This article discusses the American constitutional elegy. It argues that American national difference in literature can be tracked in the terms of its engagement with specifically American constitutional principles, concentrating on the national period, beginning in the late eighteenth century with the Revolutionary War and sketching the story up to the present day. It then returns to the great theme of elegy as a flexible form and its practices under persistent self-scrutiny. All choral poetry carries with it an association with the choruses of ancient, especially Athenian, tragedy and thus with the common understanding that the chorus speaks as or on behalf of a democratic citizenry. Marilyn Hacker has written a ‘constitutional elegy’ in the great American tradition, a tradition that continues to challenge our principled commitment to the legal and symbolic bonds of ‘adjacent difference’ in a rights-based national polity.
Hannah Lauren Murray
This chapter examines the state of the field of Charles Brockden Brown studies since 2000. Taking a thematic approach, I discuss four dominant strands in twenty-first-century criticism: geographies, medical humanities, economies, and aesthetics. These sections cover the scholarly debate over a transnational, imperial, or postcolonial Brown; consider the new ways in which early national medicine intersects with his fiction; chart the rise of market and class-based criticism; and discuss a return to formal concerns in light of the aesthetic or postcritique turn. The final section of this chapter looks ahead to emergent trends in future Brown scholarship in response to the previous decade’s work.
Philip Barnard, Hilary Emmett, and Stephen Shapiro
The Oxford Handbook of Charles Brockden Brown provides an up-to-date survey of the life of and full range of writings by Charles Brockden Brown (1771–1810), a key writer of the Atlantic revolutionary age and the early American republic. Through the late twentieth century, Brown was best known as an important author of political romances in the Gothic mode that were widely influential in the Romantic era and has generated large amounts of scholarship as a crucial figure in the history of the American novel. More recent work recognizes him likewise as an influential editor, historian, and writer in other genres such as poetry, short fiction, and essays and as a figure whose work resonated throughout the Atlantic world of the revolutionary age. The Oxford Handbook’s thirty-five chapters build on the research of the most recent scholarly generation to introduce readers to Brown and explore his wide-ranging work.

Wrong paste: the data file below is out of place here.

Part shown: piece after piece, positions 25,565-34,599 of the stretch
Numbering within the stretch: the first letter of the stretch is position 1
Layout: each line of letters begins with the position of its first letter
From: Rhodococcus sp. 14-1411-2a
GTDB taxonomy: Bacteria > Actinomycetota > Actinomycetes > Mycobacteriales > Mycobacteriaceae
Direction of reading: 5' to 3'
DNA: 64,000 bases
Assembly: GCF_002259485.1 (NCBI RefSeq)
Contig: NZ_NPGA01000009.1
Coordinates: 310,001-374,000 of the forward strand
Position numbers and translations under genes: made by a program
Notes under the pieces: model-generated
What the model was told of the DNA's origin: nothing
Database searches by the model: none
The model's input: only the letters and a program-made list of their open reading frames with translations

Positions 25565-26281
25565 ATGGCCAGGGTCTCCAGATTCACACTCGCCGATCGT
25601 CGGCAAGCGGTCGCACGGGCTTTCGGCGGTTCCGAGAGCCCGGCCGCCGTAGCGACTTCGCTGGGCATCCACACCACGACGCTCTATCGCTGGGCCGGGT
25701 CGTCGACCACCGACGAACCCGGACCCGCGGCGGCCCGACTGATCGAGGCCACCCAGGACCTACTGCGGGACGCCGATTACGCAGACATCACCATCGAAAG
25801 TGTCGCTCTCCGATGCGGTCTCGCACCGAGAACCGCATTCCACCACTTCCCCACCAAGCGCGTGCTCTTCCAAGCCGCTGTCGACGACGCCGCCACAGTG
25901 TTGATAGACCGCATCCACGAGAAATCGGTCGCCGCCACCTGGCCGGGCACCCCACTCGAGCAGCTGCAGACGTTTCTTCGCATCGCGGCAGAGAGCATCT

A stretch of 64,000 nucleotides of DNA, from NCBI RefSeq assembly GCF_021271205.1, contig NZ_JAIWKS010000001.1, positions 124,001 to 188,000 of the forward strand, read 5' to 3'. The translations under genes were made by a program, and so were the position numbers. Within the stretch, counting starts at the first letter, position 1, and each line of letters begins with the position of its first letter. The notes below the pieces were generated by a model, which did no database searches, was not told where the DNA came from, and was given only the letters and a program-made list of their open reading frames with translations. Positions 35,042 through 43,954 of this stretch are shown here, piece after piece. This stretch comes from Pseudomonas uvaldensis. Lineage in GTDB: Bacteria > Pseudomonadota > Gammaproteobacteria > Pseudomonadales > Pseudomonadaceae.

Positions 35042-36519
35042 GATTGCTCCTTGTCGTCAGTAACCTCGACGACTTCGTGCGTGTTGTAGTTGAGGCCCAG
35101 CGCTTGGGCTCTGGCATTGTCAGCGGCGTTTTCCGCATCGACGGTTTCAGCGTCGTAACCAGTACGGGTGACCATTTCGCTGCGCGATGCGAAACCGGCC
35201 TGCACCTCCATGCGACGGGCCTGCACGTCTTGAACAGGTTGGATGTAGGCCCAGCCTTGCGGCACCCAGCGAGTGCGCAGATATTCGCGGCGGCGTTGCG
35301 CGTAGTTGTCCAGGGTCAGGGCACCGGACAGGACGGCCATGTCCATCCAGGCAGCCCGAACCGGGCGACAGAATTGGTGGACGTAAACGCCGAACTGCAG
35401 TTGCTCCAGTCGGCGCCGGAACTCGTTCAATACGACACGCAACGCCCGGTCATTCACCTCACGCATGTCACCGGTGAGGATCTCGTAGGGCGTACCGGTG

Examining oratory as a dynamic, changing medium for communication during the eighteenth and nineteenth centuries in America and, to a lesser extent, Great Britain, this essay scrutinizes several of its most important sites of performance: religion, politics, social reform, performance, and education. In each of those arenas, oratory helped to fuel some of most exciting social and political changes of the era by reconceptualizing ideas about the relationship between leaders and the public, the notion of rhetorical persuasion, and the importance of public opinion. An exceptionally interdisciplinary set of scholarship on the subject has done much to invigorate the study of oratory in recent years, and yet this field lacks an intellectual center from which scholars might move beyond individual studies to conceptualize the larger significance of oratory across all sites of performance.